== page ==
Learning Go with code pop quizzes is a fun way to zoom in on different language features. People are looking forward to pop quizzes on Twitter and in conferences, and they also learn from that. Let’s chat about pop quizzes!
Dave Cheney talks to us about the Zen of Go (ten engineering values for writing simple, readable, maintainable Go code). What makes code good in Go? What guiding principles should we bear in mind when writing Go?
How do you write good code? How do you know when you’ve written good code? Dave Cheney writes this with inspiration from PEP 20 - The Zen of Python.
If there’s a continuum between good and bad, how to do we know what the good parts are? What are its properties, its attributes, its hallmarks, its patterns, and its idioms?
Which brings me to idiomatic Go. To say that something is idiomatic is to say that it follows the style of the time. If something is not idiomatic, it is not following the prevailing style. It is unfashionable.
More importantly, to say to someone that their code is not idiomatic does not explain why it’s not idiomatic. Why is this?
Dave Cheney’s ten engineering values for writing simple, readable, and maintainable Go code. Some of these apply outside of Go, as well. For instance, Simplicity matters:
Simplicity is not a synonym for unsophisticated. Simple doesn’t mean crude, it means readable and maintainable. When it is possible to choose, defer to the simpler solution.
(Originally presented at GopherCon Israel 2020.)
Mat and Carmen along with guest panelists Dave Cheney, Peter Bourgon, and Marcel van Lohuizen discuss errors in Go, including the new try proposal. Many questions get answered…What do we think about how errors work in Go? How is it different from other languages/approaches? What do/don’t we like? What don’t we like? How do we handle errors these days? What’s going on with the try proposal?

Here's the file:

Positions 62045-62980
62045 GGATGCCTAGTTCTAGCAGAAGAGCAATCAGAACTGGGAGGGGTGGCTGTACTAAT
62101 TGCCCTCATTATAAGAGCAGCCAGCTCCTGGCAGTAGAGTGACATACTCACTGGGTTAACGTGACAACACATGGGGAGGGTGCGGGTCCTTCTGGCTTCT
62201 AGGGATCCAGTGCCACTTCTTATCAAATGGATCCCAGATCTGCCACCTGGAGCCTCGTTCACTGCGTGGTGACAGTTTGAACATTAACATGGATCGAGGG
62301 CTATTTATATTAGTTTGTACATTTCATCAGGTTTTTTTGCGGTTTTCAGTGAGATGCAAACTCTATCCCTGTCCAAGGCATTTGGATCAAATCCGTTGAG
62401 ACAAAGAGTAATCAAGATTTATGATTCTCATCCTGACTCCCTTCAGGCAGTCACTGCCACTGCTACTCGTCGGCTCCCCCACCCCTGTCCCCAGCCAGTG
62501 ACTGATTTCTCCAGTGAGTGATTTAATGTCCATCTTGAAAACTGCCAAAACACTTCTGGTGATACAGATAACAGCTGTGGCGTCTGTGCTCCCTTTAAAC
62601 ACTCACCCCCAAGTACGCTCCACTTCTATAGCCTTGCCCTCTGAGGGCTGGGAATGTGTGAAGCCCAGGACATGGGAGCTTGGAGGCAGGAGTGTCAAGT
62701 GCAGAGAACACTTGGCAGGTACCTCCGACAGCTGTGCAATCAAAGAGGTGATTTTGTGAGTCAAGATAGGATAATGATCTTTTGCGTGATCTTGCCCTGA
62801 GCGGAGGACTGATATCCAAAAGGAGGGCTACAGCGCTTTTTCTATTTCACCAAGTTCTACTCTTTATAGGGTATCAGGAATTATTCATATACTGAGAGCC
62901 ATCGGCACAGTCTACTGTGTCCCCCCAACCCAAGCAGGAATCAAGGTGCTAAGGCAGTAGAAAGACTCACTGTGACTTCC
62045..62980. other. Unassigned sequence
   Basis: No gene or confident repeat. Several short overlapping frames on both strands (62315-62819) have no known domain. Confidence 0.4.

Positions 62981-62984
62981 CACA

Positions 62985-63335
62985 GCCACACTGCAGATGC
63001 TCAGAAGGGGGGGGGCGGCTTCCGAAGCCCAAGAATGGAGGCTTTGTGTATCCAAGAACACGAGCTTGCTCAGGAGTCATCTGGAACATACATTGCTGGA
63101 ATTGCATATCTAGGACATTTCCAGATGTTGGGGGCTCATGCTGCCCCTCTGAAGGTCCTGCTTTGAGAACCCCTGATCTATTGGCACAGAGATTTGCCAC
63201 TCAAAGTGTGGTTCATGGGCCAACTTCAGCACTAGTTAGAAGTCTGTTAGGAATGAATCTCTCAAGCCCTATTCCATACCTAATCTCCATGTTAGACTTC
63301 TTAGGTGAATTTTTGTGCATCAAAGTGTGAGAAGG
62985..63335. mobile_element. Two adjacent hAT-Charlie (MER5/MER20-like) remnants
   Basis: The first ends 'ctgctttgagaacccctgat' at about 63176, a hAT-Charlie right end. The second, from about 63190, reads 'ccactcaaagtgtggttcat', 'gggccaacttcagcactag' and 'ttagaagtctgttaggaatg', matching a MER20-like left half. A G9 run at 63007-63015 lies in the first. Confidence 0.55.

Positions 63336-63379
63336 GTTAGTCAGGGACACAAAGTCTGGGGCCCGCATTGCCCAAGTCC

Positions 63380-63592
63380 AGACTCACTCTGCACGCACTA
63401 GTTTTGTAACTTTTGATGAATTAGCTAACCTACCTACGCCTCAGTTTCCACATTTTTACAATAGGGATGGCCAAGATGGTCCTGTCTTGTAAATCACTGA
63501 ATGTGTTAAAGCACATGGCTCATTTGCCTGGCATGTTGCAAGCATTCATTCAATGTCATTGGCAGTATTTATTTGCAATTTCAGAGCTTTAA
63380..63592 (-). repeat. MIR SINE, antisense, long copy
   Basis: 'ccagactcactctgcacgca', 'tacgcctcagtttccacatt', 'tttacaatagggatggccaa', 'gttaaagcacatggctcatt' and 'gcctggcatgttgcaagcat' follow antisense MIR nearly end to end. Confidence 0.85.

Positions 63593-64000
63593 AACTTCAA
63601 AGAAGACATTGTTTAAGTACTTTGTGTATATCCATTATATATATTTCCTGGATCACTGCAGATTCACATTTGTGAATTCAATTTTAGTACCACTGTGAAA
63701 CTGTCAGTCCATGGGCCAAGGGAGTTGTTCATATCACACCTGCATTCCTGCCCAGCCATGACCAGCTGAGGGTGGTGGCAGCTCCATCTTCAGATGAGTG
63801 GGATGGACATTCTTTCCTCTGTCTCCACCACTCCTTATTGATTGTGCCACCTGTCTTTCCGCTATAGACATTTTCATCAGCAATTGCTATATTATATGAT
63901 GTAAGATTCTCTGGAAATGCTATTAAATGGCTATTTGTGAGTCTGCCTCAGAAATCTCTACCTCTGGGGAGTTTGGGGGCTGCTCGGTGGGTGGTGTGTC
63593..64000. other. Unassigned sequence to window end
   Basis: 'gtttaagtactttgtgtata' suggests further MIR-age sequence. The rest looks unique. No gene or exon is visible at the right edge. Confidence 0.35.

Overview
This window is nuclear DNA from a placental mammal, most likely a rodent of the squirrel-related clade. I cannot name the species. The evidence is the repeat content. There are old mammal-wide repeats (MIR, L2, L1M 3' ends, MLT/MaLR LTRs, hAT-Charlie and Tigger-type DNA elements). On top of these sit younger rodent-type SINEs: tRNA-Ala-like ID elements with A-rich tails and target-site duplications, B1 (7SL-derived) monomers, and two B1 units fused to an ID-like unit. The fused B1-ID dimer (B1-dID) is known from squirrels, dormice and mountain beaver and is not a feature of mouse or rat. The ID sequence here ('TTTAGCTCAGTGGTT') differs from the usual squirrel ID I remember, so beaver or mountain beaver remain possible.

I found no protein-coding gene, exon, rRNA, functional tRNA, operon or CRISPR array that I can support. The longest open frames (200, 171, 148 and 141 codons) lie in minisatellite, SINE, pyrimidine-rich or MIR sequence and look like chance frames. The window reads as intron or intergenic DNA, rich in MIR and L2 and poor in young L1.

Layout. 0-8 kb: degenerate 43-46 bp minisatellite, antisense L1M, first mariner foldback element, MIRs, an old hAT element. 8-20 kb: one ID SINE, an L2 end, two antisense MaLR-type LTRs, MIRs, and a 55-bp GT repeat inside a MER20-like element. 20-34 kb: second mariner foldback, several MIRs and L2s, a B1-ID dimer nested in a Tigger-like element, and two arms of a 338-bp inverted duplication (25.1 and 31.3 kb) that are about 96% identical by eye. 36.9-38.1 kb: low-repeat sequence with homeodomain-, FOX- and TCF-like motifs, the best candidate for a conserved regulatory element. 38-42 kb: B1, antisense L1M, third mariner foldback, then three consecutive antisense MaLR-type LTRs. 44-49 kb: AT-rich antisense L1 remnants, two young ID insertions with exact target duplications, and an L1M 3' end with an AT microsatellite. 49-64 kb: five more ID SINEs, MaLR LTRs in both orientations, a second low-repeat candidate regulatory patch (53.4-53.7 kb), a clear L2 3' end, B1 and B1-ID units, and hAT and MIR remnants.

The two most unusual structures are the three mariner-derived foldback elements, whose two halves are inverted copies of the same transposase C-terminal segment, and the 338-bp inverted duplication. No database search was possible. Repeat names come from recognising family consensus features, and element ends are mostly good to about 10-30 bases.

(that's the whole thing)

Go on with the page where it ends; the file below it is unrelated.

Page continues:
If you haven’t attended the workshop directly, the next best thing is to learn indirectly by reading the workshop’s docs.
The goal for this workshop is to give you the tools you need to diagnose performance problems in your Go applications and fix them.
It’s licensed under the Creative Commons Attribution-ShareAlike 4.0 International license and the source is on GitHub.
This is Dave Cheney’s working document for his Practical Go workshop. So much wisdom shared.
My goal over the next two sessions is to give you my advice for best practices writing Go code.
This is a workshop style presentation, I’m going to dispense with the usual slide deck and we’ll work directly from the document which you can take away with you today.
There’s also this page of the same name on his site, but I’m not sure if they’re directly connected.
At RubyConf, Chad Fowler spoke on writing software systems that mirror the process of continual replacement observed in biological systems. Dave Chaney ponders:
What would happen if we developed software this way? What benefits could it bring?
No hard answers here, but interesting questions for sure…
Dave Cheney joined the show this week to discuss SOLID Go design, software design in Go, what it means to write “good Go code”, and error handling.